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A Miscarriage Story - Kylee Singh

Updated: Mar 23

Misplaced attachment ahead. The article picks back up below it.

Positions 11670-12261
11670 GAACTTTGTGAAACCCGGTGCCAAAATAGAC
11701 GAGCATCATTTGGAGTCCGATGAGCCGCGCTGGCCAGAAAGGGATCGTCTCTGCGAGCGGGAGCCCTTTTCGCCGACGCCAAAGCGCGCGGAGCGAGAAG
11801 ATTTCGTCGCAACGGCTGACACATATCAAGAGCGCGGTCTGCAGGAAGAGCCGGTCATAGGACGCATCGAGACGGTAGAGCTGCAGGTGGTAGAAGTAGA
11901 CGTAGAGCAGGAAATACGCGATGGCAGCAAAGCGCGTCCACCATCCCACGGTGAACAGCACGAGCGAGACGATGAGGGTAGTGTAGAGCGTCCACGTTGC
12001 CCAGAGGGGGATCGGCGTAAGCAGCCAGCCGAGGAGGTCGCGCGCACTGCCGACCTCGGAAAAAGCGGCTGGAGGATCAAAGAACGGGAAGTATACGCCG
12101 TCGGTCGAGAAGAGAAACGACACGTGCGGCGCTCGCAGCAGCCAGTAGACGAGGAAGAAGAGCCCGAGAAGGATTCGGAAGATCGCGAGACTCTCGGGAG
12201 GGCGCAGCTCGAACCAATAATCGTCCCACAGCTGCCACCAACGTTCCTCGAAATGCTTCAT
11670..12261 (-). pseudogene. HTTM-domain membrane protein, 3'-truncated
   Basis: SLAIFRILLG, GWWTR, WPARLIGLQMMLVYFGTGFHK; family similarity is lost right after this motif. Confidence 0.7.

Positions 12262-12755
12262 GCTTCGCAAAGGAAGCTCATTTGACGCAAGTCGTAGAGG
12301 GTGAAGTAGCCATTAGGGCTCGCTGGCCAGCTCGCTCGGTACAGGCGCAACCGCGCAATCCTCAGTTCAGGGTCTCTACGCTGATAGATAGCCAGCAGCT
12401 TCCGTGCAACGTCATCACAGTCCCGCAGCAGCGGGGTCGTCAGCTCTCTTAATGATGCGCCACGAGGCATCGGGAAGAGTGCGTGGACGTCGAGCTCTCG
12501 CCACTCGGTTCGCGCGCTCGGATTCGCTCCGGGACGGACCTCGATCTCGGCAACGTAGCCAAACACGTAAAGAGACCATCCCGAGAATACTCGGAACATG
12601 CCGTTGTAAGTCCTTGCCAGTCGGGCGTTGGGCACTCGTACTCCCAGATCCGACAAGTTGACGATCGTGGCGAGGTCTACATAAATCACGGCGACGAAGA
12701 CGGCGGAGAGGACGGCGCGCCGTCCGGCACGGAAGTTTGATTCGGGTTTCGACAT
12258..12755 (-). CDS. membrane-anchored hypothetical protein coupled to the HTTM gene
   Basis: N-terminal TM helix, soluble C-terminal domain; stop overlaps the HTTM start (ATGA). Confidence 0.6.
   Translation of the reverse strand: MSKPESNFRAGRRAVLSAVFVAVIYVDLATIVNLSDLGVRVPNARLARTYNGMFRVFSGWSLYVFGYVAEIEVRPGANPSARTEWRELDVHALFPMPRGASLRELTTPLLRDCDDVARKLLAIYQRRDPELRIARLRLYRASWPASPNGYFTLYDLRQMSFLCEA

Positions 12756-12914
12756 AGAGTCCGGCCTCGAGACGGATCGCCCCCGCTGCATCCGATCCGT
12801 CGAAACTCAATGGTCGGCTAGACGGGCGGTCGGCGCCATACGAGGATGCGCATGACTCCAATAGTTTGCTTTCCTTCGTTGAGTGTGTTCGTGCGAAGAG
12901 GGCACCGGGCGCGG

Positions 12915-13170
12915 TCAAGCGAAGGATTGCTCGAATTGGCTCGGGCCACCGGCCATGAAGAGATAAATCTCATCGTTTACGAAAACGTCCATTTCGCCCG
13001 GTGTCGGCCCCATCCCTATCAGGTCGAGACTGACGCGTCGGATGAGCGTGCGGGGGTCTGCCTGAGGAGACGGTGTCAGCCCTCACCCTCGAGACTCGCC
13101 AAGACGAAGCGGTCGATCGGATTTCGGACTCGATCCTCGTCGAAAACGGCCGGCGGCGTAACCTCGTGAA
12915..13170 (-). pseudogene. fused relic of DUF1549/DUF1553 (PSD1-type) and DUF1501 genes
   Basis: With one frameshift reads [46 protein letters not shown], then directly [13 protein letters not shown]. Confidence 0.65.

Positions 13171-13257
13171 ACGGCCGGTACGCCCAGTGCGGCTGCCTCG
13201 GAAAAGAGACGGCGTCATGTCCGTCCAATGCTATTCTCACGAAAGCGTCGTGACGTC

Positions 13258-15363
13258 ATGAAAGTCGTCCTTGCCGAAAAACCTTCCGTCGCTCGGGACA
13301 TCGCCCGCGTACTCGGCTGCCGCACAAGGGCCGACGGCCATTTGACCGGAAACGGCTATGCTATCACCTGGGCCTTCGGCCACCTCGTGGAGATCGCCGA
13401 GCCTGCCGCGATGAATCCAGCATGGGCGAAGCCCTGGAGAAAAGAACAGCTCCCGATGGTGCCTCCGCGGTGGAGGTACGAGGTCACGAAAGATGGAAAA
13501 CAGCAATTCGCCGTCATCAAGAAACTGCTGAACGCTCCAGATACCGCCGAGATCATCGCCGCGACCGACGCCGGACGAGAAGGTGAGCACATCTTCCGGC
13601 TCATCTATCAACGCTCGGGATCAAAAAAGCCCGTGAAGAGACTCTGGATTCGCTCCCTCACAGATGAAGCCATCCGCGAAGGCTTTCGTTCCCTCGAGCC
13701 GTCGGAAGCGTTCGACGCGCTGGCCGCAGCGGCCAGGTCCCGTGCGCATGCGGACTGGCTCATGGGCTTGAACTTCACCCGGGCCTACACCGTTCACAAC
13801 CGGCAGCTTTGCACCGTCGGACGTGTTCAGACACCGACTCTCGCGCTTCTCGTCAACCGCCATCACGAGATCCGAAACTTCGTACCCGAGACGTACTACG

Isn't it funny how most of us women spend our late teens and twenties making sure we don't get pregnant? The elder women in our lives lead us to believe all it takes is that one time and your whole life changes. Before I had even lost my virginity I went to the clinic and put myself on birth control and from 16 until my early 30's I feared the accident might happen so I stayed on birth control and used Plan B countless times. Then in 2015, I married my best friend and partner of 9 years. We were finally ready for an accident to happen and guess what, it did. I just so happened to be ovulating on our honeymoon in Hawaii, it was all so perfect. When we got home my husband had to leave town for work for a few weeks and I remember taking my first pregnancy test, staring at the faint blue lines wondering if it could really be true. I scheduled my 8 week appointment with the birth center knowing my husband wouldn't be there but that I would surprise him with the news and the ultrasound pics when he got home. My little secret had me bursting with excitement, the thought of how excited I was to tell the news to my husband, to my parents, to my grandparents, the first (great) grandbaby. When the day finally came for my appointment I noticed light spotting, I was worried and googling but was optimistic that it was just a fluke and things would be ok. Then came the ultrasound. As I waited to see my little creation, I could see the look of concern on the ultrasound techs face, a look that told me everything and nothing all at once. My baby had no heartbeat. I spent the next week suffering in silence, I didn't know what to do or who to talk to since this little secret was kept all to myself. The bleeding continued while I went on with life as normal, going to work, talking to friends and family as if my life was the same but it was so different now. When my husband finally got home, I had to tell him everything at once. I knew he loved and supported me but could tell it really hadn't made an impact on him like it did on me. He didn't have this baby growing inside of him for weeks, he never got to spend his days imagining what we would be like as parents, what labor and delivery would be like, how to take care of my pregnant body- he just got to experience the news of life an loss all at once. We recovered together and had some big life changes but that first pregnancy had me trained. I would spend every month waiting to see if my period would come and every time it did I felt a sense of sadness and loss all over again. Then a year later it happened again, I was late and had a positive pregnancy test but this time I told my husband and best friends. Those feelings of excitement and hope all came back but this time they were mixed with fear. I proceeded to schedule my appointment for the first check and this time I had my husband by my side to experience the anticipation of meeting our little creation. The day came and this time it was a midwife who performed the ultrasound and once again I saw the look, once again my baby had no heartbeat. This one was different though, my body, my brain, my heart wasn't ready to give up on this little creation, this time I waited, and waited, and waited for the bleeding to start. I spent 5 weeks waiting, hoping my body would naturally birth this child but those 5 weeks were some of the most heartbreaking weeks of my life. Going on with life as usual but knowing, waiting for any moment when the bleeding would begin and I would once again lose another baby. Then when I could take it no longer I scheduled a D&C, my first ever surgical procedure under anesthesia. I remember laying on the surgery room bed when the anesthesiologist and my doctor (both male) came in, I had been weeping all morning and was only barely keeping it together when they came to my bedside to greet my husband and I. I remember the anesthesiologist asking “how my day was going” and I just fell apart. How did he think my day was going? I had just spent the last 5 weeks waiting to lose my baby and now the day had come that I had to admit to myself and my doctors that I was holding on to this being so tight that I naturally couldn't birth my child. The D&C ended up being a positive experience that forced me to take some down time and acknowledge what my body was going through. Also, the idea of my uterus being cleaned out surgically made me feel like I would have a fresh start once I was healed. The trouble is though, our thoughts and beliefs can only take us so far, I ended up having two more pregnancies after the D&C and spending those months in between pregnancies and miscarriages waiting, hoping, and feeling loss on a monthly basis. It wasn't until I lost my grandfather a year after the D&C that it all really hit me. I had a complete and total mental breakdown. I remember driving home from San Diego, back to the Central Coast (a 6 hour drive), I had spent the whole morning processing the loss of my grandfather, someone who of all my parental figures showed me the truest form of unconditional love. I remember thinking to myself that he was the parent that I hoped I would become and that's when it hit me, I couldn't breathe, I couldn't see straight, I had to pull over, I had to take a break. That was the start of months of anxiety, panic and processing, not just my loss of a parent but the loss of my babies and the hopes and dreams I had of becoming a parent. It was some of the hardest months of my life, I had never grieved like that any time before. It took me almost a year to feel like I had processed my grief and was ready to move on with trying again. Then in early 2018 after a few months of trying, waiting to see if my period would come every month we hit the ovulation mark and in May my pregnancy test had strong blue lines. This time I told myself I would wait until 10 weeks to do the first ultrasound, I couldn't bear to see another look of loss on a techs face. My husband and I went in with a bit of fear but a renewed sense of optimism and our hopes came true, our little creation had a heartbeat and was measuring 10 weeks like we hoped. Those early weeks were brutal though, and it was hard to enjoy much about pregnancy in those early days between morning sickness and fear of loss. I had heightened anxiety and worry but we made it through and went on to have a healthy pregnancy. A little over a year went by raising my first born and I started to think about baby number two and started to worry if I had the same experience of multiple losses before a healthy pregnancy that we better get trying so in early 2020 we started trying again and once again in May 20202 I had another strong blue line that led to my second healthy pregnancy. Despite all the loss I’ve experienced I feel incredibly blessed that we were able to conceive naturally and never had to go the IVF route even though I started to go down that rabbit hole. I also believe that keeping the losses to myself in the early days contributed to unnecessary stress and worry that likely didn't help my body in staying pregnant. Now whenever I have friends and family trying to conceive I encourage them to share thier early pregnancy with thier close friends and family so that they have the support they need if miscarriage happens. I hope sharing my story gives you a sense of hope for your future pregnancies. Just know, there is a tribe of women before you who have walked in your shoes and you can and will get through this hard time.